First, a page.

CRM. During the 1990s, the buzzword of customer relationship management (CRM) developed. It described an ambiguous process that involved a hefty investment in technology, hiring a consulting firm, and some business process improvement. The goal was improving the vendor's control over and understanding how the customer interacts and behaves with its people and resources. The ideal model of CRM includes every aspect of customer interaction — pre-sale, fulfillment, and post-sale.

BPO. Business process outsourcing (BPO) was another buzzword of the 1990s. With BPO, a business could focus its energies on the aspects of business that were unique to its existence while leveraging the efficiencies of another business that had perfected the production of specific business processes. The most common of these is payroll outsourcing.

Combining the two. Recently, I had an informative conversation with Amit Shankardass. Amit is responsible for business intelligence, strategic planning, product line management, and corporate marketing for ClientLogic (www.clientlogic.com). Based in Nashville, ClientLogic combines outsourced customer service, fulfillment and certain elements of marketing to create specialized service offerings for more than 250 companies worldwide. Clients include Microsoft, Earthlink, Brookstone, Logitech, Sears, Sony, HP, and National Geographic Television. The services address the need that some of us have to outsource the business process of managing our customers.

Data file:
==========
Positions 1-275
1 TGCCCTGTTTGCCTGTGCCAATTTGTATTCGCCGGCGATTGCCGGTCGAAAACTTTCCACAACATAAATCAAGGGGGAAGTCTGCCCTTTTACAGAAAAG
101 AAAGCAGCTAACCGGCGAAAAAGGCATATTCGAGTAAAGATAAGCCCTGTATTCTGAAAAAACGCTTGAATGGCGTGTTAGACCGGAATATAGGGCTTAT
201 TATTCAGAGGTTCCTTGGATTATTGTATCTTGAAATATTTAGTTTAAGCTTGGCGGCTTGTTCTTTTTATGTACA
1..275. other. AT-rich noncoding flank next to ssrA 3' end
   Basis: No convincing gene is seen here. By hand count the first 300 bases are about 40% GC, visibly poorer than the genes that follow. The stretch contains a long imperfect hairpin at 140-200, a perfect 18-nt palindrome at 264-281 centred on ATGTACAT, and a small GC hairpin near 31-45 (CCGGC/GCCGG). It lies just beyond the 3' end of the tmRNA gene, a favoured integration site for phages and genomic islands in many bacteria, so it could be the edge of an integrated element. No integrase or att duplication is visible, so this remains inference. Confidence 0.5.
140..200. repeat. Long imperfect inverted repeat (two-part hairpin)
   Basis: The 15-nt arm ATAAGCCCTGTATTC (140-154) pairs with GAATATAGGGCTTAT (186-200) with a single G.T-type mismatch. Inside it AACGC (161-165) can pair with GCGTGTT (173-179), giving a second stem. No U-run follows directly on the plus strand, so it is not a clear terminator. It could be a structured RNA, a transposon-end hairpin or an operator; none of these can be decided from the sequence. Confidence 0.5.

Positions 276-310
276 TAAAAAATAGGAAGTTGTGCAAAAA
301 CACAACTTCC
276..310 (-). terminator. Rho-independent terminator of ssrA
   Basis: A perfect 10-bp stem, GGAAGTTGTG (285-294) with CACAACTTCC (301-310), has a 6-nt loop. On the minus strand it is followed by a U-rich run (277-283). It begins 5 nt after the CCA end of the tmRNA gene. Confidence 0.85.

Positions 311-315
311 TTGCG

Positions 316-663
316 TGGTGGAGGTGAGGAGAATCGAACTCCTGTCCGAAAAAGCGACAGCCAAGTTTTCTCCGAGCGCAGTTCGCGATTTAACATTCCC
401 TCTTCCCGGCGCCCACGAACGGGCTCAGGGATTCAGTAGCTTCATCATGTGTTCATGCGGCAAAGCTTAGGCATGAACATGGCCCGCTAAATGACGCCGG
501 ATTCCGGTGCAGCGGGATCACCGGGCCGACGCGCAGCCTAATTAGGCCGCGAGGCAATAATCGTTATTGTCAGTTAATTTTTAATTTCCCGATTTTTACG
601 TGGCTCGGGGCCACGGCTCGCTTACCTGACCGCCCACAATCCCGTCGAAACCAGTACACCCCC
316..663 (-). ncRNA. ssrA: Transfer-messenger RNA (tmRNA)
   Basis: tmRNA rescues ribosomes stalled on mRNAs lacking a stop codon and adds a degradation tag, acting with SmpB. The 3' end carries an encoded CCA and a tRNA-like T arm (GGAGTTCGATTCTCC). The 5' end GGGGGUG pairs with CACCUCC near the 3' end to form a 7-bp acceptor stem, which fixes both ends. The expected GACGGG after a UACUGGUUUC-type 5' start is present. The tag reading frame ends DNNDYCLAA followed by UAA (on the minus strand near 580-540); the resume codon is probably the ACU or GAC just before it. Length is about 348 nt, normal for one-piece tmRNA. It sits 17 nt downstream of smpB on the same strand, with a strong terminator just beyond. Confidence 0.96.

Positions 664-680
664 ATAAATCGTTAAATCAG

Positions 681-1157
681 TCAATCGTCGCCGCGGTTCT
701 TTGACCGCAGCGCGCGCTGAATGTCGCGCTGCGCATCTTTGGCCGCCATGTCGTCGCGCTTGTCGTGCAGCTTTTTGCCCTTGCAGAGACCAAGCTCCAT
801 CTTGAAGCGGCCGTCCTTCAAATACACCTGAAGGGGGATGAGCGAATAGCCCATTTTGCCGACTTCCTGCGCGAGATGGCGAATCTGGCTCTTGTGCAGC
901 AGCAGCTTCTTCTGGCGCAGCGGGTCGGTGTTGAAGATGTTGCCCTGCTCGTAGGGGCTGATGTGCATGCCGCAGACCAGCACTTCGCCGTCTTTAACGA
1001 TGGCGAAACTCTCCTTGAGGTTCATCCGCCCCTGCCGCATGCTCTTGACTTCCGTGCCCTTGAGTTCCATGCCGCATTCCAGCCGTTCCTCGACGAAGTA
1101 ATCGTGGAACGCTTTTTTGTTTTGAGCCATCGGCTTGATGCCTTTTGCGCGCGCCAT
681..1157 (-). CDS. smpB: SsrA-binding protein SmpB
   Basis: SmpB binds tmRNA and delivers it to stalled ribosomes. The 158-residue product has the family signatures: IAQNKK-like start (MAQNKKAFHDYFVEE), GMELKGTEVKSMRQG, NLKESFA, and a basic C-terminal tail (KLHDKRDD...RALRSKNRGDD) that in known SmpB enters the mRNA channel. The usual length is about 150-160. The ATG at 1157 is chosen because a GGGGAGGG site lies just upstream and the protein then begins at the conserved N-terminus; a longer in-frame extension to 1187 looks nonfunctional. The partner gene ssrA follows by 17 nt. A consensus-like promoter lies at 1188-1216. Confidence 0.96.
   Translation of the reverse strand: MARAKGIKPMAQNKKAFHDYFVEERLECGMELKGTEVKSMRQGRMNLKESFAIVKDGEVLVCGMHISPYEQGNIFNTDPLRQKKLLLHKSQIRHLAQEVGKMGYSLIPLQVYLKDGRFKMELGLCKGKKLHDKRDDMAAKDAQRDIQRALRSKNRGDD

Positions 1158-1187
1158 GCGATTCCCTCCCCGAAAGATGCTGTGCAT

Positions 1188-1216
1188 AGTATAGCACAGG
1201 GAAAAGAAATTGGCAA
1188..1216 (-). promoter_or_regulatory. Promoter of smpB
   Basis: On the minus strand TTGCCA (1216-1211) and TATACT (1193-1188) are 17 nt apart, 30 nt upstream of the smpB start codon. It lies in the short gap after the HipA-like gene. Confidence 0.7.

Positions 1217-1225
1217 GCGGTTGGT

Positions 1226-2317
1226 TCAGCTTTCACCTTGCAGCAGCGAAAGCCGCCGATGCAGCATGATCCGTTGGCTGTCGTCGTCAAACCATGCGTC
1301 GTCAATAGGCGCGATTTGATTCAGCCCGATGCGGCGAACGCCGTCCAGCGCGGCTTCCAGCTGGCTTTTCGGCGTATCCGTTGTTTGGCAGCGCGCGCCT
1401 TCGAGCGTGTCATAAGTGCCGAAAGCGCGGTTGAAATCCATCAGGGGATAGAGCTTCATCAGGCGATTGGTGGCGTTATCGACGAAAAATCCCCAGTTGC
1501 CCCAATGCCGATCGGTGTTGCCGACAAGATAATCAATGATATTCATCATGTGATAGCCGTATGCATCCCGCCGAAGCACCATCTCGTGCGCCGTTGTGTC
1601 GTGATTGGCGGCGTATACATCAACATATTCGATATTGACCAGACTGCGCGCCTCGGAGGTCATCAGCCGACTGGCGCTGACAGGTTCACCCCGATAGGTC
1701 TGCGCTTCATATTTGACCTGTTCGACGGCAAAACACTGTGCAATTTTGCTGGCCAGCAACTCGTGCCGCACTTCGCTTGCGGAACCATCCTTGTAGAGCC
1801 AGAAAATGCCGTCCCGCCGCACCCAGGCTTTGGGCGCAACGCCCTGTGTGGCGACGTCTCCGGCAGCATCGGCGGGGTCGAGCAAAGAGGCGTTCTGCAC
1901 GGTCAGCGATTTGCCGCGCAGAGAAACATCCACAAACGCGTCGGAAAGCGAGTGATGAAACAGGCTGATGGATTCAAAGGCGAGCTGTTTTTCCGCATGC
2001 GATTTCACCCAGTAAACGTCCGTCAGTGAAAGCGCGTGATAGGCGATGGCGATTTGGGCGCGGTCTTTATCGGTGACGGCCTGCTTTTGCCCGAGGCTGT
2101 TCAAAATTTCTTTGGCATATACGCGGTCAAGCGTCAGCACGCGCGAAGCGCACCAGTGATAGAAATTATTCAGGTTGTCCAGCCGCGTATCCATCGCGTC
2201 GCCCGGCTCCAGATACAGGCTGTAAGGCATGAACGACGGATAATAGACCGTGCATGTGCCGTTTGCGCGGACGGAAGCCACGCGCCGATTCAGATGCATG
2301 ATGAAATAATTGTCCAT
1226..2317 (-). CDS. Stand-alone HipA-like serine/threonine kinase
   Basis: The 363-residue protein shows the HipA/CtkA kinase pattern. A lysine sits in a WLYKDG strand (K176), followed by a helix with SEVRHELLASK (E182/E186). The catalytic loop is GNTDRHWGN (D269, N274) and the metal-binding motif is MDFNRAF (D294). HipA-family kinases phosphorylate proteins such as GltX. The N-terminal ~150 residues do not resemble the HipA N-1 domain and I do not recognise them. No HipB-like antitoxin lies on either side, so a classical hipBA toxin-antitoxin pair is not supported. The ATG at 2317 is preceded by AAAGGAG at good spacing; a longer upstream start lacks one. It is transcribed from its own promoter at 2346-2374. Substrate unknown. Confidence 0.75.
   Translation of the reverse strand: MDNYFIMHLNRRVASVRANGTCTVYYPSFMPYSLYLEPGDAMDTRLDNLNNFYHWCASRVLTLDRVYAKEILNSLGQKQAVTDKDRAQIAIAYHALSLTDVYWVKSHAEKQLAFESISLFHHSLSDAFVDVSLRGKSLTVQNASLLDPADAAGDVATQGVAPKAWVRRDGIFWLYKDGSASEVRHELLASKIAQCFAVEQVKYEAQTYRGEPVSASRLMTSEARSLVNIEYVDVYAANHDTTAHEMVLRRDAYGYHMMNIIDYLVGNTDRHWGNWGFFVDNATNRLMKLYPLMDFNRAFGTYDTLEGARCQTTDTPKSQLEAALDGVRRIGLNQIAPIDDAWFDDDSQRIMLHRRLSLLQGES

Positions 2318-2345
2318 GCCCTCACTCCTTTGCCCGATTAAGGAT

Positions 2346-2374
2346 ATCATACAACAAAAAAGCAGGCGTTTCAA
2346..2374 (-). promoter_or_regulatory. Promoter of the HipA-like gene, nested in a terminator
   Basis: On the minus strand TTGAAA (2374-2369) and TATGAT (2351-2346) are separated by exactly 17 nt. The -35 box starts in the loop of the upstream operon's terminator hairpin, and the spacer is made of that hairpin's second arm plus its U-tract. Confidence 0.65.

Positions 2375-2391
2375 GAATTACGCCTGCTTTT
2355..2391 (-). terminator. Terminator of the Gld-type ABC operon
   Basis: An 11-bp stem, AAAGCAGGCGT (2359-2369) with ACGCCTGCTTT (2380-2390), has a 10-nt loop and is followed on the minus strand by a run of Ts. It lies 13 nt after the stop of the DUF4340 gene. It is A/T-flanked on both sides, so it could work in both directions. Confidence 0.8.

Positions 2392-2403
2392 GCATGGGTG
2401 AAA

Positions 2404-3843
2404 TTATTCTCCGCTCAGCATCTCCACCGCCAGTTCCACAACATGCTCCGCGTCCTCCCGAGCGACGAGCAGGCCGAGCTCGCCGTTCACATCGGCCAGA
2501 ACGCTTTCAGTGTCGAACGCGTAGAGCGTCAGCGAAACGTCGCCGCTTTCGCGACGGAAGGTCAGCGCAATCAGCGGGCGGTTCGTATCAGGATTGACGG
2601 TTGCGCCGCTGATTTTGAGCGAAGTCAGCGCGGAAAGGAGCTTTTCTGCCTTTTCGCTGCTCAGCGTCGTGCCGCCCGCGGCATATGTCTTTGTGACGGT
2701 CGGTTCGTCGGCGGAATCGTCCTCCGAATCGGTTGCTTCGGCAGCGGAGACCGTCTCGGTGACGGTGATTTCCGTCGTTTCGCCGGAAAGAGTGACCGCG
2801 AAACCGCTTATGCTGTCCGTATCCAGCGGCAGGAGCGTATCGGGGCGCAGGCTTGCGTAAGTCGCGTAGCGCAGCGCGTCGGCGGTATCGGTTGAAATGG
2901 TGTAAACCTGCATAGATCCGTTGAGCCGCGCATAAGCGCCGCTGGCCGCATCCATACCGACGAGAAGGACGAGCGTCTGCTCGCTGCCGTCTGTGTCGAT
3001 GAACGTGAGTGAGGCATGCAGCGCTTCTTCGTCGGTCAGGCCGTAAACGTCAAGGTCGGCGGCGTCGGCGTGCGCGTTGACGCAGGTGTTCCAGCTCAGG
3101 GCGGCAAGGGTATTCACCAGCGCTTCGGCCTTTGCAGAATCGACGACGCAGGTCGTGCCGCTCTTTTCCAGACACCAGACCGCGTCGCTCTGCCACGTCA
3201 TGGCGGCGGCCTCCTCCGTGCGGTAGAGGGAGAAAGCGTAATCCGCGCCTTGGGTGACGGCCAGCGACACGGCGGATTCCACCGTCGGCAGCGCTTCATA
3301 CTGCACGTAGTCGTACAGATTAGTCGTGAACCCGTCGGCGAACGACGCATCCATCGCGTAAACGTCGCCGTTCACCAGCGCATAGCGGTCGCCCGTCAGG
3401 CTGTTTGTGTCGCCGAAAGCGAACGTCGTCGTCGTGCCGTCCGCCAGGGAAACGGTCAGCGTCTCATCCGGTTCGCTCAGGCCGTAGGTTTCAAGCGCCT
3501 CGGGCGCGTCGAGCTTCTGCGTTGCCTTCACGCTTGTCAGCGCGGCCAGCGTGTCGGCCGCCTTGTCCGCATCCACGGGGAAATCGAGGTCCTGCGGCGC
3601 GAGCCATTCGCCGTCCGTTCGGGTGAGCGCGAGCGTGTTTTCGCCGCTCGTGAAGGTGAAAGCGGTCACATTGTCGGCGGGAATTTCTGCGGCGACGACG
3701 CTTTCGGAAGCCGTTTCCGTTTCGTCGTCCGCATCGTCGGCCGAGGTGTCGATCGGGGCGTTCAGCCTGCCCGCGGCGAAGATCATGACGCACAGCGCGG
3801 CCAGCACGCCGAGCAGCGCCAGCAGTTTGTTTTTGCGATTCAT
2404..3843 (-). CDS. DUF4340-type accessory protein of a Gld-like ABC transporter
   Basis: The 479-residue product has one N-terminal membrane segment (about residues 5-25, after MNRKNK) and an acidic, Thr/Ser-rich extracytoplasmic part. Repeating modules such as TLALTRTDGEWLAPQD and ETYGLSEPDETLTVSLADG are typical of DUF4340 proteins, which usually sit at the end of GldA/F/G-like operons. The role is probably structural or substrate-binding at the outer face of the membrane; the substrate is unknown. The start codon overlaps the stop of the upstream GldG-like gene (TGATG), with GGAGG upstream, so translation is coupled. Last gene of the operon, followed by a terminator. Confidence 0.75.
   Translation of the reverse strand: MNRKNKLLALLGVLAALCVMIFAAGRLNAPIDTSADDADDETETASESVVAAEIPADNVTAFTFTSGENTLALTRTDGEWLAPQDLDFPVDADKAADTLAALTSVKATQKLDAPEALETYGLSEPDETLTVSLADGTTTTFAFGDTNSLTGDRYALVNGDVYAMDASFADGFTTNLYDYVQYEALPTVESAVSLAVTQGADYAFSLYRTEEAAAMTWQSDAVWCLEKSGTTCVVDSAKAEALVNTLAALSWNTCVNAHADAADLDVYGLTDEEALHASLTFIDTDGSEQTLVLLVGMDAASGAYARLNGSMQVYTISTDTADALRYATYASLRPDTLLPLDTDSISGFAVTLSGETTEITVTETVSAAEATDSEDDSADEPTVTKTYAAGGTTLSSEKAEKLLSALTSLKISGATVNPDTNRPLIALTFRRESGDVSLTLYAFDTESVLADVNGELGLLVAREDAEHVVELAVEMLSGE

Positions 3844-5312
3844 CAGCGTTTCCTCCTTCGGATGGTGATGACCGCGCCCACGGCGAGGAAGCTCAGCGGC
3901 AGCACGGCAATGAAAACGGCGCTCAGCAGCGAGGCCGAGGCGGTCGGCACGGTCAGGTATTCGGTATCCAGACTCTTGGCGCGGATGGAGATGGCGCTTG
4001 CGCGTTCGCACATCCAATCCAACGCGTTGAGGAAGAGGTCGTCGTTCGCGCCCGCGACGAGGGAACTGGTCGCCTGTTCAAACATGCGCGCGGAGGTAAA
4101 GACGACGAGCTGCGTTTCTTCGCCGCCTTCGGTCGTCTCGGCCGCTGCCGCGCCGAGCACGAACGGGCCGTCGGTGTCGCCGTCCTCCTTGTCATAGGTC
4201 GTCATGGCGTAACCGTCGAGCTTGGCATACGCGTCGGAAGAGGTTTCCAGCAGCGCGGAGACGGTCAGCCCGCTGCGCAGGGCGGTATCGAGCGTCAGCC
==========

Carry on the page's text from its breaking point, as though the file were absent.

Why?
For most of us, customer management is not something we know how to do well. We know marketing, manufacturing, distribution, partnering, and even delivery of services. It stands to reason that outsourcing CRM can offer significant cost savings and allow a company to focus on its core competencies. However, the real advantage of working with an outsourcer like ClientLogic does not just come from having them handle your CRM; this model combines CRM with a call center and a fulfillment house — all on the same premises.